MOSCOW: You get the first inkling that something special is in the air when you land in one of the two metro stations that service the Luzhniki Stadium. It’s five hours to kick-off but the usually lonely tracks are filled with fans, volunteers and security guards.
As you exit to the hustle and bustle along the path to the stadium, it slowly dawns on you. It’s a World Cup final! The best day of any festival is the last day. It’s when the brightest fireworks are lit and the biggest bands play. But there’s something about this final that makes it even more special, possibly a result of it being the culmination of something that began on December 2, 2010 when FIFA controversially awarded the hosting rights to Russia.
It’s a cauldron of emotions — you smell excitement, tension, exhaustion, relief, joy with a sinking sense of sadness. The final is probably the least tribal of all World Cup games, even for a tournament like this one where most games involving European teams saw a significant turnout of neutral fans. Unlike other games, where the lure is a team or a player, the final is an attraction unto itself. Nobody is more aware of this than FIFA, going by the number of volunteers peddling scarves with ‘World Cup final’ woven onto them at a thousand roubles apiece.
There is a healthy dose of fans in the famous red-and-white checkerboard design of Croatia and the deep blue of France. But outnumbering both are the neutrals — you see jerseys of Brazil, Argentina, Colombia, Peru, Mexico and of course, Russia. The job is twice as hard for the row of face painters lining up the roads to the Luzhniki — they often have to paint flags of both participating countries, one on each cheek. Inside the stadium, few have the time to stand still. The corridors that lead to the pitch are filled with props for the closing ceremony.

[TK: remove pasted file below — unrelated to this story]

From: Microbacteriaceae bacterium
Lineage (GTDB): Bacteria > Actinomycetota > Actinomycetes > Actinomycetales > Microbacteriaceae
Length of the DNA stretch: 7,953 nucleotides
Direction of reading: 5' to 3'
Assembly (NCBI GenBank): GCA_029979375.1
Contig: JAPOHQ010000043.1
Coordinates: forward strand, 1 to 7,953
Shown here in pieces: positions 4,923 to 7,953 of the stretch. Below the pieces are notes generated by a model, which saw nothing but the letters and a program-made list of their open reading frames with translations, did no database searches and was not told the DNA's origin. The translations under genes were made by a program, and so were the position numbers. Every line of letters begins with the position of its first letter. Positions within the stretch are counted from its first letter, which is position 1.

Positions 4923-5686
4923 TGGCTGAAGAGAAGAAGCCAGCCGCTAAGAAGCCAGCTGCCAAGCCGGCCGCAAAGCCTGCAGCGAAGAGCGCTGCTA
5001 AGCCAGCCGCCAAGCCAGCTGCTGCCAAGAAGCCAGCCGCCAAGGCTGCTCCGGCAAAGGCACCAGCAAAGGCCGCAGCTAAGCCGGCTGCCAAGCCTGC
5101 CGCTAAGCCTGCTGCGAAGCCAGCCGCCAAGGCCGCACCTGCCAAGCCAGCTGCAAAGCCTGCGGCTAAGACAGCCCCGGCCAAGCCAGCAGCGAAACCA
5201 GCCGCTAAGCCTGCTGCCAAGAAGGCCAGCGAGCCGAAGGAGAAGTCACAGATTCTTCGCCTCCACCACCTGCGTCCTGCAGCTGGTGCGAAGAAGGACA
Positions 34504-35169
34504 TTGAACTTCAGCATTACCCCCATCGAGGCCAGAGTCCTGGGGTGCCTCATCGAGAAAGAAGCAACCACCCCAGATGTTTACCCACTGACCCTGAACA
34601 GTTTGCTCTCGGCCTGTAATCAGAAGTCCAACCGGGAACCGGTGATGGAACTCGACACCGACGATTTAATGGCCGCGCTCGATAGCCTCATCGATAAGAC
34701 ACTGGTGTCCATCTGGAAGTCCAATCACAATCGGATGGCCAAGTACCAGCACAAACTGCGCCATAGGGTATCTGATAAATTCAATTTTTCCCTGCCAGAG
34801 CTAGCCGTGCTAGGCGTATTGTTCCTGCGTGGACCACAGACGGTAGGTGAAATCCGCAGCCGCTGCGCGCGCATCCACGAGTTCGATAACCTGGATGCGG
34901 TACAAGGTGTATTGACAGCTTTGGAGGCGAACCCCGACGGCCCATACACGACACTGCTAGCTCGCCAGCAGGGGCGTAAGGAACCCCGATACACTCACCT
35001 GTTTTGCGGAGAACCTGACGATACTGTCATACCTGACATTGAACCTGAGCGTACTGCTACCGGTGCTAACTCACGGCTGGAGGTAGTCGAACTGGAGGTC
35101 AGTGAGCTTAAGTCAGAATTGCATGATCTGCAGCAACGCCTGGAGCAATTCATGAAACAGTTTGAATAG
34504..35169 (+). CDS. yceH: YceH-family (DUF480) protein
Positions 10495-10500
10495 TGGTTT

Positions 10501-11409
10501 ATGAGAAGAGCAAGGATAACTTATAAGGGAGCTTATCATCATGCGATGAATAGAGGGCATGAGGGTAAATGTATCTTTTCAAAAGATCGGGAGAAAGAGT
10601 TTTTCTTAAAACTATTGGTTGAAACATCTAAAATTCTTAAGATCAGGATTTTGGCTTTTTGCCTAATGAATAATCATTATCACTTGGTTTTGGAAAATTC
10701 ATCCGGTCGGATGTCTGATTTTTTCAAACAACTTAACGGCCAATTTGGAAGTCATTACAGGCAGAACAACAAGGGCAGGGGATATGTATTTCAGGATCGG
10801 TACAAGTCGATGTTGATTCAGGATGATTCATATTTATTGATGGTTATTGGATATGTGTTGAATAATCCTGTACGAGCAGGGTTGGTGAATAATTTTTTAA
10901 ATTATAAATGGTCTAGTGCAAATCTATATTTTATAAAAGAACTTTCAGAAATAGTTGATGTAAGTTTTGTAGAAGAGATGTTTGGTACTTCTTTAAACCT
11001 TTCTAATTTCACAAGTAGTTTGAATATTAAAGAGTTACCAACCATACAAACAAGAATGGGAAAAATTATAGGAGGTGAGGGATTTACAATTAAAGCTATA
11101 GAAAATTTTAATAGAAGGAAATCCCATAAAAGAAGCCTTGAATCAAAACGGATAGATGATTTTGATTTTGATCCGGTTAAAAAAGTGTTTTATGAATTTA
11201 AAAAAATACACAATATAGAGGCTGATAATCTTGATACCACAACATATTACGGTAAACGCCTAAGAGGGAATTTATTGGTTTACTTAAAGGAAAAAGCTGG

Volunteers hurriedly drag in flags of both countries from the pitch after a rehearsal, officials in suits run from room to room. Not everyone is at work though, for most officials who managed other venues land up in the Luzhniki for the final. For them, this is a well-deserved rest, a reward for the pains of the last month. “Today no work, just enjoyment,” shouts one of them out, when he sees a familiar face. The last day is the hardest for volunteers. Unlike FIFA officials or journalists who have some hope of running into each other at another football game, the farewells for most of the volunteers are final.
The World Cup is built on the back of these unpaid workers, who have spent an entire month spending most of the day with each other. The volunteer party that will extend into the early hours of Monday morning will see quite a few tears shed. The many fans already in their seats rise and applaud the players who look around with awe and resolve on their faces. You can sense that some are a bit overwhelmed but that’s only natural. It’s a World Cup final after all!